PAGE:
The first recreational trails made by Anglo-American settlers in New Hampshire's White Mountains were created in the early 1800s. One of them, the Crawford Path created in 1819, is the oldest recreational trail  in continuous use in the United States. Most of these early trails faded away by the mid-1800s. Then, following the Civil War, there was a renaissance of new trail construction and old trail revival, much of it spearheaded by the Appalachian Mountain Club (AMC) following its founding in 1876. In 1916 the AMC Councillor of Improvements C.W. Blood announced that the Club now had "a through route over its own trails for the entire distance from the Pemigewasset Valley to Gorham."

TCA about 06

In 1919 the AMC Department of Improvements realized that the existing system of trail maintenance was no longer sufficient and the AMC White Mountain Trail Crew was born. For its first 50 years, the Trail Crew focused on making the existing AMC trails accessible to the public. Standard tasks included early season patrolling to cut out trees blown down during the intervening seasons, clearing brush and limbs to create a clear passageway 4 feet wide and 8 feet high, designing and installing bridges across major water crossings, creating and hanging trail signs, and installing and maintaining a system of shelters throughout the trails system.

TCA 18 Reunion. Pinkham Notch Camp

By the late 1960s hiker use had increased dramatically. The AMC's first cut trail, Lowe's Path, was approaching its centennial in 1976 as were many other trails. Some trails, especially those by J. Raynor Edmands, had been meticulously laid out and constructed on gentle gradients over long periods of time. Other trails, such as the Webster Cliff Trail, were laid out and 'constructed' in a week or less, with a gradient very similar to a skier's fall line. By the early 1970s almost all trails showed signs of erosion damage ranging from moderate to severe. The seventies saw the Trail Crew's focus shift from maintaining the public's access to the trails to sustaining the trails' very existence from too much access by a sometimes over-enthusiastic public. This tension between access and sustainability was articulated as early as 1966 in an Appalachia article by Trail Master Alan Thorndike.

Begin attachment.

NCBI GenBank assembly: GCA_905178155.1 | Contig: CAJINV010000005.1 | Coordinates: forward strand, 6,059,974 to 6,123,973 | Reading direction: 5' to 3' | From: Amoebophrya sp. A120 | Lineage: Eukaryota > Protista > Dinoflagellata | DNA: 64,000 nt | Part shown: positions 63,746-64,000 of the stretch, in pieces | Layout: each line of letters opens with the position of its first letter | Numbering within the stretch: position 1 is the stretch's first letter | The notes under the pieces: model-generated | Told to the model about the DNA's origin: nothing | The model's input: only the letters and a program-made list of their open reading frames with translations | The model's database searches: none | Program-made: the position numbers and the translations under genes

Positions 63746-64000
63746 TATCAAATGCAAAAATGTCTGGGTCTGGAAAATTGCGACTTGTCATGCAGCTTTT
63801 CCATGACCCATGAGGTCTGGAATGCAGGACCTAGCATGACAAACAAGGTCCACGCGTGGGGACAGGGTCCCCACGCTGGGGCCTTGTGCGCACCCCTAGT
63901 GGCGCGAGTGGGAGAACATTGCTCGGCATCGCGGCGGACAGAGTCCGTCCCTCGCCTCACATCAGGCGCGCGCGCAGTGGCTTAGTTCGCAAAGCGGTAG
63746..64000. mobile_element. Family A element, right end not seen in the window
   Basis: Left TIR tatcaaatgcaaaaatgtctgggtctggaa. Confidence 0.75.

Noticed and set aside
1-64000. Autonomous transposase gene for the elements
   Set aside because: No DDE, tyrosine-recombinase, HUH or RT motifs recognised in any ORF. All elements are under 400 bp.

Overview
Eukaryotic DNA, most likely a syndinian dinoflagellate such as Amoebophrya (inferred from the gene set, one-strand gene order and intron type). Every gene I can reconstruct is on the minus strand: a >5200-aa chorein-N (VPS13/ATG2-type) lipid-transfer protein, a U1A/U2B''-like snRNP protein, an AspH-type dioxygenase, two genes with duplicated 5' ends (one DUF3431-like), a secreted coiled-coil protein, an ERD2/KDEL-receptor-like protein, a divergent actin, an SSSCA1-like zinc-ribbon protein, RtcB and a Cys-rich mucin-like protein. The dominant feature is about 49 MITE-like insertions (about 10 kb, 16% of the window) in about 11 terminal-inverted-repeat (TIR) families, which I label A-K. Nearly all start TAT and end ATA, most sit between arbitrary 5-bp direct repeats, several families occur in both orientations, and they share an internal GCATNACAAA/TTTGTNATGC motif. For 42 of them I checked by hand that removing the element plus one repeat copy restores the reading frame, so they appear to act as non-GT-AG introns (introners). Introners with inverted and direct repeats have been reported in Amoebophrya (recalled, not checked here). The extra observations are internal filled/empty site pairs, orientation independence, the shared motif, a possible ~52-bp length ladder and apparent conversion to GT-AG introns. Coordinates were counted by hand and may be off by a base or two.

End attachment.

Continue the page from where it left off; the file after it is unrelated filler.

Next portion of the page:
TFC photos from Facebook 2018

The early Crews worked with wood, chopping out blowdowns, hanging wood signs, making wood shelters from native materials, installing bridges of dimension wood. During the transition to hardening trails to prevent erosion, the transitional crews first turned to wood: wood water bars, split-log bog bridges, wooden steps, wood cribs filled with rock. While wooden water bars and bog bridges can still be effective, steps and cribs are now made of rock. Staircases are rock, screewalls of various size and uses are made of rock. Crews still do long days of early season patrolling, but the bulk of their season is spent doing rock work.

TCA 18 Mahoosuc Trail above Gentian

The Trail Crew Association (TCA) was formed in 1952 to connect and support what is now the AMC White Mountain professional Trail Crew and Shelter Caretakers. The first formal Reunion was convened at the home of Roy Bailey in November, 1948. TCA was organized four years later  to foster an ongoing sense of community and outreach amongst the trail crew community led by Heinrich "Hix" Henrich, a member of the 1924 crew and later a lawyer in Hopkinton, Massachusetts. The founders asked for annual dues of $1.00 to fund the mailing of the their November newsletter, Chips and Clippings. Dues are higher today, but the mission remains the same. Dues today support the continued annual paper and electronic publication of Chips and Clippings, the monthly digital eNewsletter named Steps and Scree, supports the maintenance and upgrade of the trail crew cabin, annual reunions, and various crew-led activities throughout the years.

1993 Trail Crew Reunion